As we get into the full swing of 2021, one of the pertinent calendar events for the year is the upcoming local government elections. These are of particular interest to me, and I believe many South Africans, in light of the year we have just had.
It is at a local government level that the impact of political decisions, or indecisions, are directly felt by citizens. It is at this level that the effectiveness of various policies – the efficacy of governance frameworks and implementation of plans (or lack thereof) – are effectively monitored and assessed, and if 2020 was anything to go by, there is a significant amount of work to be done at local government level.
The initial lockdown and subsequent levels of restrictions aimed at mitigating the spread of the Covid-19 virus have shown with great detail the vast and deeply embedded socioeconomic inequalities that exist in this country — from the long queues at post offices for the R350 unemployment grant, the overburdened health system that is still lacking in human and other resources such as personal protective equipment, to the humanitarian crisis waiting to happen at our borders.
As South Africans, we have continued to witness the increasing trust deficit between the state and its citizens as unmet promises ensure that the little trust we have is eroded even further. This is predominantly through the lack of delivery of basic services.
One need only travel to townships and villages to see the impact of this. In many areas, water has become a scarce resource. People must travel long distances to access clean drinking water in scorching temperatures.
Roads are poorly maintained, pit latrines are common in rural villages and clinics are chronically understocked and at times understaffed. It is the responsibility of municipalities to address many of these shortcomings.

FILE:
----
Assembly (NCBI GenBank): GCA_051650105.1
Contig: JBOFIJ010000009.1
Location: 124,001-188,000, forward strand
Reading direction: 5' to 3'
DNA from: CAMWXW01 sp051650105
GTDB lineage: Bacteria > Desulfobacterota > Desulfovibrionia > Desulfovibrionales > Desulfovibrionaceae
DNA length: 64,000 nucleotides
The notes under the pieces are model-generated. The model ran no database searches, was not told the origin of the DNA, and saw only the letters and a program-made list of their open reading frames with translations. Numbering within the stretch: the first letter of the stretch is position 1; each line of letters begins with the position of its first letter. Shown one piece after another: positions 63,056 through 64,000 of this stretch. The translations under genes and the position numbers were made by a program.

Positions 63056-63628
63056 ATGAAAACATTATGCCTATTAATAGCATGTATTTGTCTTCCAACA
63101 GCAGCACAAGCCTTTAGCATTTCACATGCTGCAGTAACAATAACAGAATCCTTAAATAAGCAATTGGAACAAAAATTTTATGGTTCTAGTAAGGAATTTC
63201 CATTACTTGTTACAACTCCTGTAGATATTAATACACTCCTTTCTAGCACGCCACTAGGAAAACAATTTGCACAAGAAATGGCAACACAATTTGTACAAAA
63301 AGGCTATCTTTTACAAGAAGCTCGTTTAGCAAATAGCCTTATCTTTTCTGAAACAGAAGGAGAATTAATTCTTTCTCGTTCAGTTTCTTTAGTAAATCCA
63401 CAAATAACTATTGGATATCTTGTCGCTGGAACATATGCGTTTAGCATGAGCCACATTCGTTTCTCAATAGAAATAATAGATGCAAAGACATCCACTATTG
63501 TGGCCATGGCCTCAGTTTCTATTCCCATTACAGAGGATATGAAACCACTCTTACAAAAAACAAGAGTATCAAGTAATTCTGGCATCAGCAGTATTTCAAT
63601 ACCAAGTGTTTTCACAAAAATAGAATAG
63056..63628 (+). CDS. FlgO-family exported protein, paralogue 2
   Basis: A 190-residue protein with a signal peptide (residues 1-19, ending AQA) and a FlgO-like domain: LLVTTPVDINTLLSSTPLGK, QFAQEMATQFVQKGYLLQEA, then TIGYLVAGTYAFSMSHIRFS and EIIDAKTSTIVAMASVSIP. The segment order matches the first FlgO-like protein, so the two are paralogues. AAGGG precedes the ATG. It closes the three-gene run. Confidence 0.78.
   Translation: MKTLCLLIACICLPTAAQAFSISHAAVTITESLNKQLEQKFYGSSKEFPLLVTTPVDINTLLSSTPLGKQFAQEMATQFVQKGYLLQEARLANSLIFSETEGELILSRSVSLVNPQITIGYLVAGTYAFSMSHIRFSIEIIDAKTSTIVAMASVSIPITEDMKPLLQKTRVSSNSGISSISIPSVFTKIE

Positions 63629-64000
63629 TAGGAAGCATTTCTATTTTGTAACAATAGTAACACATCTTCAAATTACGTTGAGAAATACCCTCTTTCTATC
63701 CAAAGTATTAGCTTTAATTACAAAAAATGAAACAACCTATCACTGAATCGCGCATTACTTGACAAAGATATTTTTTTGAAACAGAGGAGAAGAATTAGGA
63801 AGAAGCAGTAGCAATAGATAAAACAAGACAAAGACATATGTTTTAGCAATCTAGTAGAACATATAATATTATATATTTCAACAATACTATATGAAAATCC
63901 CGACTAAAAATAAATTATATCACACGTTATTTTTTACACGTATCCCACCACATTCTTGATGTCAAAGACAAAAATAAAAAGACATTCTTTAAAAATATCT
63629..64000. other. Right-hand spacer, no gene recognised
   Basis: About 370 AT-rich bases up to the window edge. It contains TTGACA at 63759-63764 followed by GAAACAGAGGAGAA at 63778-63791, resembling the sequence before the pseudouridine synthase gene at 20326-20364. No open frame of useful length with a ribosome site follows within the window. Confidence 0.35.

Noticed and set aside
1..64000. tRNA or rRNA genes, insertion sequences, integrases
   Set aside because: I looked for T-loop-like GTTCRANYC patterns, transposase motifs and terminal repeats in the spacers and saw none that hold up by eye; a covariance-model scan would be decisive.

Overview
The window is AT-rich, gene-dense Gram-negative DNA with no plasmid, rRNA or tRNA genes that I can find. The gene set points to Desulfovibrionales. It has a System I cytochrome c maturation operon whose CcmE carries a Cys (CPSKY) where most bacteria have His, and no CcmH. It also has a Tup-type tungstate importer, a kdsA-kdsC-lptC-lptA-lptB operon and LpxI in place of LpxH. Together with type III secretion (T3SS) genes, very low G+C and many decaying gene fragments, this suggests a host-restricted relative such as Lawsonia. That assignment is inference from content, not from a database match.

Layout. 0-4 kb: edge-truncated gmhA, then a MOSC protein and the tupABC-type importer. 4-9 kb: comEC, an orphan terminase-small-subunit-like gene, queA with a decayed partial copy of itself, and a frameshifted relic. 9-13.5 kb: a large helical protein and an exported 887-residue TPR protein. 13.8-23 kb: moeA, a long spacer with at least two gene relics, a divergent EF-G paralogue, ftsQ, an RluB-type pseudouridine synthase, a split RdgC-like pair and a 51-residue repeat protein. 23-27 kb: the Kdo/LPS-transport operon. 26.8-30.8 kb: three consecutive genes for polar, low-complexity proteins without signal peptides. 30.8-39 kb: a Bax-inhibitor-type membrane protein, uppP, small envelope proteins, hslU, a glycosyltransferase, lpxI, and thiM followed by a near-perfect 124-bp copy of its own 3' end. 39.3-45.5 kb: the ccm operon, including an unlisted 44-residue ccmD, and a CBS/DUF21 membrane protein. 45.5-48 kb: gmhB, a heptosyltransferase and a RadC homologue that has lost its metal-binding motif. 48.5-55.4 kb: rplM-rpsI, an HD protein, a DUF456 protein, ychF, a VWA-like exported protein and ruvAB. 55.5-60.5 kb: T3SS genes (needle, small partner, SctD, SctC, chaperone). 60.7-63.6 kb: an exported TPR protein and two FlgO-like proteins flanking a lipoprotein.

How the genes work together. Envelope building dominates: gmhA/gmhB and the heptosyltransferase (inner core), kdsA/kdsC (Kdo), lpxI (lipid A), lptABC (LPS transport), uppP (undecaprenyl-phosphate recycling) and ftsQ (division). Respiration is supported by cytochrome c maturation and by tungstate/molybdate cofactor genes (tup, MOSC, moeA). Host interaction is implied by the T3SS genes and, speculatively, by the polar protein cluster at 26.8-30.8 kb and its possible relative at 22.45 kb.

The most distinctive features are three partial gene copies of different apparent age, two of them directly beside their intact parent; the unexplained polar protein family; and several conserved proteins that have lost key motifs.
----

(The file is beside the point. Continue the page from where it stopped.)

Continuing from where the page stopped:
Late in 2020, it was announced in Gauteng that those on a 1997 waiting list were finally getting their RDP houses. Most of them have been living in informal settlements, along with millions of others, where there is poor sanitation and serious overcrowding. How are they meant to adhere to Covid-19 safety precautions?
Many municipalities have, over the years, utterly failed to provide basic services that would provide dignity and security to people during a pandemic.
The late Auditor-General, Kimi Makwetu, released the municipal audit report in September 2020 which revealed more than R32-billion in irregular expenditure. A mere 20 out of 271 municipalities received clean audits.
This is while the country experiences its highest unemployment figures among the youth, a steady erosion of the tax base, a stagnant economy and corruption that goes unpunished. We ought to remember that it is at local government level where the effects of corruption and maladministration are felt most directly.
A lack of recreational facilities in poor areas has led to an increase in substance abuse; a lack of access to water continues to have a direct impact on livelihoods and health, especially during the pandemic; and the effects of unmaintained roads include constantly increasing public transport tariffs and high vehicle wear and tear costs.
Notwithstanding the above, a key priority in 2021 must be to urge the collective leadership and citizenry of this country to hold accountable those whose decisions, or lack thereof, directly affect the lives of the most vulnerable.
Mayors, councillors and municipal managers must be held to the highest of high standards this year and beyond.
In the upcoming elections, ordinary South Africans must reflect deeply about their lived reality and the role of the political leadership in changing that reality.
Citizens would do well to vote according to the political leadership’s track record in their area, and not according to the promises made by those campaigning.
Too often we have seen the gap between promises and reality. DM
The Kentucky Coal Mining Museum is solar-powered.